Lower Extremity Pain

Knee, Hip, Ankle and Foot Pain

While your foot or ankle may seem a long way from your knee or hip, these pivotal parts of your body are closely linked. The result of this wonderful cooperation of body parts is that if you injure one, you can feel the repercussions in another.

Knee Pain

The knee is possibly the most injured joint in the body, and damage can happen at any age. It’s often the result of sudden trauma, overuse, lack of use or underlying conditions like arthritis. People often experience pain around the kneecap, behind the knee, inside the joint, or the knee can make sounds like “Rice Krispies cereal,” snap, crackle, and pop.

Common Knee Injuries includes:

  • Muscle strains
    Muscle strain occurs when the muscle is in its most lengthened position and is stretched beyond its limits. This causes pain and tenderness around the joint that can lead to tendinitis and tendinopathy.
  • Ligament sprains
    A ligament can be sprained when it’s stressed beyond its limits leaving the knee feeling unstable and often causes it to buckle with weightbearing movements. 4 major ligaments in knee that connect the femur (thighbone) to the tibia (shin bone) are :
    – ACL (anterior cruciate ligament) located in the center of the knee, controls rotation and forward movement of the tibia (shin bone)
    – PCL (posterior cruciate ligament) located in the center of the knee, controls backward movement of the tibia
    – MCL (medial collateral ligament) gives stability to the inner knee
    – LCL (lateral collateral ligament) gives stability to the outer knee
  • Patellofemoral Pain Syndrome (PFPS)
    PFPS is also known as “Jumper’s Knee” and causes pain in front of the knee especially around or underneath the kneecap. The cartilage under the kneecap is damaged due to injury or overuse and it’s most common in young, active populations during activities such as running and jumping as well as prolonged sitting. The kneecap moves abnormally causing pain due to a weakened quadriceps and weak areas of the hip.
  • Patellar tendinitis
    Patellar tendinitis is an inflammation also known as “Runner’s Knee.” In adolescents it is called Osgood-Schlatters or Sinding-Larsen-Johansson disease. It is an injury to the tissue called patellar tendon that connects the kneecap to the shin bone. Pain is usually felt below the knee and occurs during sprinting and jumping.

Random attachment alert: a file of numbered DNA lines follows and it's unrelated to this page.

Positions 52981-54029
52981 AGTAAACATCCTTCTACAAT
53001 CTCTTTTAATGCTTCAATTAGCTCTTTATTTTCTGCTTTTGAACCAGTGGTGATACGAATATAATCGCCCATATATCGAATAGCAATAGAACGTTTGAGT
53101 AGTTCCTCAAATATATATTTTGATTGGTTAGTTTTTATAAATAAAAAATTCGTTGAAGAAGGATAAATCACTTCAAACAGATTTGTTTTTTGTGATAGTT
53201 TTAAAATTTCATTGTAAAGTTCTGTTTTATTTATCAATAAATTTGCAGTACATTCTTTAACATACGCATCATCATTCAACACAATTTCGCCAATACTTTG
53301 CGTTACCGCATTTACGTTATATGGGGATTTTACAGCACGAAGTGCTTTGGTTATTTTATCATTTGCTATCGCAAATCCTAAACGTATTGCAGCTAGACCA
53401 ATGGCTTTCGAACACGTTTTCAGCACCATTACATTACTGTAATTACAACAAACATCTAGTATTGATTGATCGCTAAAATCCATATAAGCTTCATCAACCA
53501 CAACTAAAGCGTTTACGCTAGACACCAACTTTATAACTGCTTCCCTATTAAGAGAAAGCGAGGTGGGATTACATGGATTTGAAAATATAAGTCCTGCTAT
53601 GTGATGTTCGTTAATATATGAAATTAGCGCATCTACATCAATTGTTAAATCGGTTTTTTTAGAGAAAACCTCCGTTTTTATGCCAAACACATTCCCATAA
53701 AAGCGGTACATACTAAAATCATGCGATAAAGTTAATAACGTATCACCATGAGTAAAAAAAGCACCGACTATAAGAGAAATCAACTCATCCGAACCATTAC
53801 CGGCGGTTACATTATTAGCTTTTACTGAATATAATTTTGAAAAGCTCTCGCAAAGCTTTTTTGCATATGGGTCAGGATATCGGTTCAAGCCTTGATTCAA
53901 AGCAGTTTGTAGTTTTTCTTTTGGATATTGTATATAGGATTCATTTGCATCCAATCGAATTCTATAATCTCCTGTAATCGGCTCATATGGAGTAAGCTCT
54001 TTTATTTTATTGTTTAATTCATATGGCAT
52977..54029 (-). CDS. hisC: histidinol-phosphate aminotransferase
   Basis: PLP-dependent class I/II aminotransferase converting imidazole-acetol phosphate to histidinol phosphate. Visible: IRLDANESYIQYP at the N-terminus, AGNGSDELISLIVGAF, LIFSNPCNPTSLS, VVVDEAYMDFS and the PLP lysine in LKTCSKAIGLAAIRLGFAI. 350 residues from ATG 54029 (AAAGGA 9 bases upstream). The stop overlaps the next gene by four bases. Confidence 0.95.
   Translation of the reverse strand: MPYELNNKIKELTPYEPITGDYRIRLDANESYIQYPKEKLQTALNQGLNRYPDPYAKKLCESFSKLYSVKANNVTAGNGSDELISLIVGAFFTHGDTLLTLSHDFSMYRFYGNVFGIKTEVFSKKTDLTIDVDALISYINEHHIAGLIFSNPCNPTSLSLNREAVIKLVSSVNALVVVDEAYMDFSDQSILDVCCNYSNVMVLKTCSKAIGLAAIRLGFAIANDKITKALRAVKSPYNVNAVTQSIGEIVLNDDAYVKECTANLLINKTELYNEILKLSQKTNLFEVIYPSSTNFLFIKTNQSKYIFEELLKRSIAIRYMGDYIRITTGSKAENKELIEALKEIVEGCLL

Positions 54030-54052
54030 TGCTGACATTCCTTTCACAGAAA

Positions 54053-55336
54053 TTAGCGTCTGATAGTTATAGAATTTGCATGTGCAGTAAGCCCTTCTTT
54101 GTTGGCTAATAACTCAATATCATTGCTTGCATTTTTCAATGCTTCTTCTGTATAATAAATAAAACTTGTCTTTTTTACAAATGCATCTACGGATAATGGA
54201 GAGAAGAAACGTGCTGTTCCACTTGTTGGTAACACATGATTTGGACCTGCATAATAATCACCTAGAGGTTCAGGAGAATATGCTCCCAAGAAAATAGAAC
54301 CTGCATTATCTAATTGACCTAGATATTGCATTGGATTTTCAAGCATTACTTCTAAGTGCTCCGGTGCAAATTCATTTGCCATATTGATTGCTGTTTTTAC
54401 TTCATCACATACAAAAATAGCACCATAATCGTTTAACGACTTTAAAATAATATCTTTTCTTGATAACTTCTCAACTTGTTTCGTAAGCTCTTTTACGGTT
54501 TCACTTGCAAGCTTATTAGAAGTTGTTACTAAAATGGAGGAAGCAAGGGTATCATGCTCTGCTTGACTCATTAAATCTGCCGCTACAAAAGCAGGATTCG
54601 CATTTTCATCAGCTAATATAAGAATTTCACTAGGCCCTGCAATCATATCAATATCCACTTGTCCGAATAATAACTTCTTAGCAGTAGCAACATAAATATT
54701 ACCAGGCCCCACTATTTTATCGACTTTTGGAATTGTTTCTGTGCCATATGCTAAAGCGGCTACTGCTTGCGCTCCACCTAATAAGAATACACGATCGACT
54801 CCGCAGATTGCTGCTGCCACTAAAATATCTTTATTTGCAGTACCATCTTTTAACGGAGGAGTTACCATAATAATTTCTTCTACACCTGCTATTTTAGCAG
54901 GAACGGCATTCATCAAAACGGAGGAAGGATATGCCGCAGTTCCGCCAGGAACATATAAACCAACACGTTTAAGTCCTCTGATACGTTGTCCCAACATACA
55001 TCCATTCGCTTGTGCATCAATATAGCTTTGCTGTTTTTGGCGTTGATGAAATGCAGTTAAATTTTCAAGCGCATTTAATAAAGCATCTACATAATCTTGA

• Iliotibial Band Friction Syndrome (IT band syndrome)
  • Bursitis
    Swelling of a cushion bag that protects the tendon from friction while moving across the bone.
  • Meniscal injuries
  • Osteoarthritis
  • Baker’s Cysts
  • Pinched nerves

Hip Pain

The hip joint, also called the femoral acetabular joint, is extremely important because it helps connect the upper body to the lower extremities. Hip pain is often described as dull, achy, sharp, shooting or tingling. Hip pain can cause mild to severe discomfort when performing daily activities such as standing, walking, squatting, bending and climbing stairs.

Common Hip Injuries includes:

  • Muscle strains or tears
  • Tendinitis
  • Bursitis
  • Femoral Acetabular Impingement (FAI)
  • Snapping hip syndrome (dancer’s hip)
  • Acetabular labral tears
  • Osteoarthritis
  • Pinched nerves

Foot/Ankle Pain

Did you know that the ankle/foot complex consists of 26 bones and over 30 joints? This complex body part helps us keep balance, absorbs shocks caused by walking and moves us from point A to point B.

Common Foot/Ankle Injuries includes:

  • Achilles tendinitis
  • Ankle Sprains
  • Calf strains
  • Plantar Fasciitis
  • Shin splints (Medial tibial stress syndrome)
  • Calcaneal Bursitis
  • Bunions near the big toe
  • Pinched nerves

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